Prison Reform: Escaping Recidivism by Climbing the Skills Ladder

Over the next decade millions of experienced manufacturing professionals will retire; further exacerbating the skills gap crisis currently facing the industry.

To address this looming emergency, businesses, government and organizations like TMA are ramping up efforts to engage high school students, veterans, and career changers in order to try and steer them into lucrative careers in manufacturing.

As those populations are being pursued, another potential source is getting more and more attention: the incarcerated.

The high cost of recidivism

Without direction or preparation for careers outside of prison, 68 percent of the 1.5 million individuals in America’s prisons will be rearrested within three years. An additional 9 percent will be back in prison within five years.

This reality is not only dispiriting for inmates, it negatively affects their families, communities, and society as a whole, with over-burdened taxpayers yearly footing billions of dollars to maintain prison systems that are over-crowded due to recidivism.

The prison system is changing

The good news is the system is changing.

Last month, the Indiana Department of Correction in Madison, IN celebrated 44 female prisoners earning certifications from the American Welding Society, the Manufacturing Skill Standards Council, or the National Institute for Metalworking Skills. Working with a local community college, over 150 women prisoners have successfully obtained certification in computing, manufacturing and other areas in the past year.

“We have employers waiting” for students with those valued certifications, Warden Jan Davis told the Rushville Republican. “There is no stigma to having a criminal record … Skills are more important than a person’s past.”

Other states are following course

One by one, other states are following Indiana’s example.

After instituting similar skills training programs for prisoners, Texas’ prison recidivism rate dropped dramatically.

“In Texas we’ve changed a lot of laws and closed eight prisons,” Brooke Rollins, president of the Texas Public Policy Foundation told The Hill news site. “And the crime rate is down 31 percent over the last 10 years at a time when our population has exploded.”

The Trump Administration took what was working in these states and included them in the First Step Act, which the President recently signed into law.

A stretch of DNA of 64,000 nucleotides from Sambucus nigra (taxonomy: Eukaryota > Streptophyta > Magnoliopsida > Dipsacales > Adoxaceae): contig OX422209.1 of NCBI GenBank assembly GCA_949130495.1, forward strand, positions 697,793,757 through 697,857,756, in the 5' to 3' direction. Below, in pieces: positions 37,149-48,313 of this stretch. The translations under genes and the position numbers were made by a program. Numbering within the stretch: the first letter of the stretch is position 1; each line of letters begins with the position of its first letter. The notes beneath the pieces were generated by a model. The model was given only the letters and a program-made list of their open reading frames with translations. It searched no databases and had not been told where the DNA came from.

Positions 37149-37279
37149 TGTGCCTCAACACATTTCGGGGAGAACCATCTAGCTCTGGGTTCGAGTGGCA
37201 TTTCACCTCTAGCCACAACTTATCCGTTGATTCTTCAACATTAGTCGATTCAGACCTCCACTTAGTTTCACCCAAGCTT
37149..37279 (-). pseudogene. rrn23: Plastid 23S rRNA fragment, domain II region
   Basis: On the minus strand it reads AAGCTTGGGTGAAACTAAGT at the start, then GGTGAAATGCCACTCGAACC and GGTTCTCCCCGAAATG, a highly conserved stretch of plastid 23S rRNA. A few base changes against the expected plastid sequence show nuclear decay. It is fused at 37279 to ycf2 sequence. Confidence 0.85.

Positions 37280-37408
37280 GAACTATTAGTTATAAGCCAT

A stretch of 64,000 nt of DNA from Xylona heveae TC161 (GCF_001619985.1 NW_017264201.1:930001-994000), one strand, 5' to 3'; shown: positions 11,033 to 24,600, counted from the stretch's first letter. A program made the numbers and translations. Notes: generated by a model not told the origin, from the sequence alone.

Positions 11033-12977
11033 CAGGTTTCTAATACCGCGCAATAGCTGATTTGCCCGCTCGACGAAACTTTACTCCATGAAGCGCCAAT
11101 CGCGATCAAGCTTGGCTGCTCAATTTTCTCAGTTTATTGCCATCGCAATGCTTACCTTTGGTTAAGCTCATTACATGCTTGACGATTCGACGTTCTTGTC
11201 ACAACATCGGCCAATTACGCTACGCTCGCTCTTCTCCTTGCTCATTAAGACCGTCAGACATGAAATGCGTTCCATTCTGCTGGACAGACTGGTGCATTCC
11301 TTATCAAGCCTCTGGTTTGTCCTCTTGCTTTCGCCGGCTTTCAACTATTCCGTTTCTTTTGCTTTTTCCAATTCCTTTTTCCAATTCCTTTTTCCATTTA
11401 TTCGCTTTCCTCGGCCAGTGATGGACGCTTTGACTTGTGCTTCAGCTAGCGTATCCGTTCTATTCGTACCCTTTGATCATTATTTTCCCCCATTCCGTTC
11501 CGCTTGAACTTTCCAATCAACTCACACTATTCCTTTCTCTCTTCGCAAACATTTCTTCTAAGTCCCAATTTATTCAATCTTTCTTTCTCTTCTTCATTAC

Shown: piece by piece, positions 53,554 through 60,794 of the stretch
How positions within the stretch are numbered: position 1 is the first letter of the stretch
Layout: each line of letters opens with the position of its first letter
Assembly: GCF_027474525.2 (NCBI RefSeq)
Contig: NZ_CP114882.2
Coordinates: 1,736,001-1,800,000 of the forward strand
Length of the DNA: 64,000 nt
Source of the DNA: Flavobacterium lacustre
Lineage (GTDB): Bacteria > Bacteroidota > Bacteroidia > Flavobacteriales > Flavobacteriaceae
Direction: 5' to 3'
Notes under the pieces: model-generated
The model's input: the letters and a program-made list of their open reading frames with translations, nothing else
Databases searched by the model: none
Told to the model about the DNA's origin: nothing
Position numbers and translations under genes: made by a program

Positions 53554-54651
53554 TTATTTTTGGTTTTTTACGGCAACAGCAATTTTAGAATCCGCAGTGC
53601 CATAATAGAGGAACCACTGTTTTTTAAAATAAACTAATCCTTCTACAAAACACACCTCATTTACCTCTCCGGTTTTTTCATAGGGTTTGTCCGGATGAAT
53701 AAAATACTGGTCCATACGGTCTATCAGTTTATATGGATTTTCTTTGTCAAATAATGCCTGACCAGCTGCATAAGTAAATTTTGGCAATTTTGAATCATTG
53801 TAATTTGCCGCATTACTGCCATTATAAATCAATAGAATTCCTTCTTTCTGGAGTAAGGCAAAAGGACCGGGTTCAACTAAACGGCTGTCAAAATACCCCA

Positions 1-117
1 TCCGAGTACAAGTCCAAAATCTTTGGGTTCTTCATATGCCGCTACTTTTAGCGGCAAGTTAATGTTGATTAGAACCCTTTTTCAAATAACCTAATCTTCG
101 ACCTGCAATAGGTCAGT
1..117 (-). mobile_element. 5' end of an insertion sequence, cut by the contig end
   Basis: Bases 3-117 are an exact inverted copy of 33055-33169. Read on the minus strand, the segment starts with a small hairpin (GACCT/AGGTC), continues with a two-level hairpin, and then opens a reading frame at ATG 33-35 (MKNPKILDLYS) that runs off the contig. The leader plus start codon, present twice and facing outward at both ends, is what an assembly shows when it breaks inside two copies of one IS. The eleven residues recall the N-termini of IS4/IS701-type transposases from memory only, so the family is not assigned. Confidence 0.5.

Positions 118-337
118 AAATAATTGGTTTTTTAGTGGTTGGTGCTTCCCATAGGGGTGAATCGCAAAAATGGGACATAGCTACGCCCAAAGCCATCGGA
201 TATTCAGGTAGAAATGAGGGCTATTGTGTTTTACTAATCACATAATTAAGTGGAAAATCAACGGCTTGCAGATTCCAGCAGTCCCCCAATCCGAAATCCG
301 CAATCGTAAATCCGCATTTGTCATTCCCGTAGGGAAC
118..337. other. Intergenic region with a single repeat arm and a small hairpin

“Two-thirds of the 650,000 people released from prison each year are arrested again within three years,” Trump said in January 2018. “We can help break this vicious cycle through job training, … mentoring and drug addiction treatment. … We’ll be very tough on crime, but we will provide a ladder of opportunity for the future.”

Chicago’s SAFER Foundation leads the way

For the last 44 years, Chicago’s SAFER Foundation has been working to prepare inmates for life changing career opportunities after serving prison sentences. Both SAFER Foundation and CARRE, the Council of Advisors to Reduce Recidivism through Employment, shared their findings in a white paper last fall:

• From 1978 to 2013, Illinois’ prison system grew by 330%
• In Fiscal Year 2017, Illinois taxpayers spent $1.4 billion on the Department of Corrections and $131 million on the Department of Juvenile Justice
• Annually, 30,000 inmates were released from the Illinois Department of Corrections and 70,000 discharged from the Cook County Jail.
• In Illinois, 4.1 million have arrest or conviction records that could diminish their employment opportunities.

They also found that stable employment drastically reduces an individual’s likelihood of returning to prison. The more prisoners are prepared with training and career opportunities, the more likely they will escape the downward spiral in which so many prisoners find themselves trapped.

During Fiscal Year 2016-2017, SAFER Foundation reports they were involved with 275 job placements among their clients – 113 of them in Chicago area manufacturing.

Those successes, SAFER Foundation says, provides basis for the state of Illinois to invest more in education services, employer engagement, entrepreneurship and apprenticeships for those once-incarcerated.

There is also a need to expand incentives for employers to hire former prisoners. Current state law grants $1,500 to employers that hire qualified persons recently released from prison. System reformers hope to see that credit rise to at least $2,400 for three years.

Climbing the skills ladder to escape prison forever

TMA’s Vice President of Education and Training Patrick Osborne says working with the SAFER Foundation has been beneficial for TMA and the people they’ve helped train over the years.

Prison reform and career training can be one part of resolving manufacturing’s skills gap challenge, Osborne said.

“Encouraging manufacturing as a career for those who’ve made poor choices in the past just doesn’t help provide badly-needed team members on manufacturers’ floors,” he said. “It can also set a new direction for a person’s life, as well as his or her family and community.”

And most importantly, as President Trump said, provide a ladder of opportunity for the future.

Originally published in TMA’s April/May 2019 News Bulletin.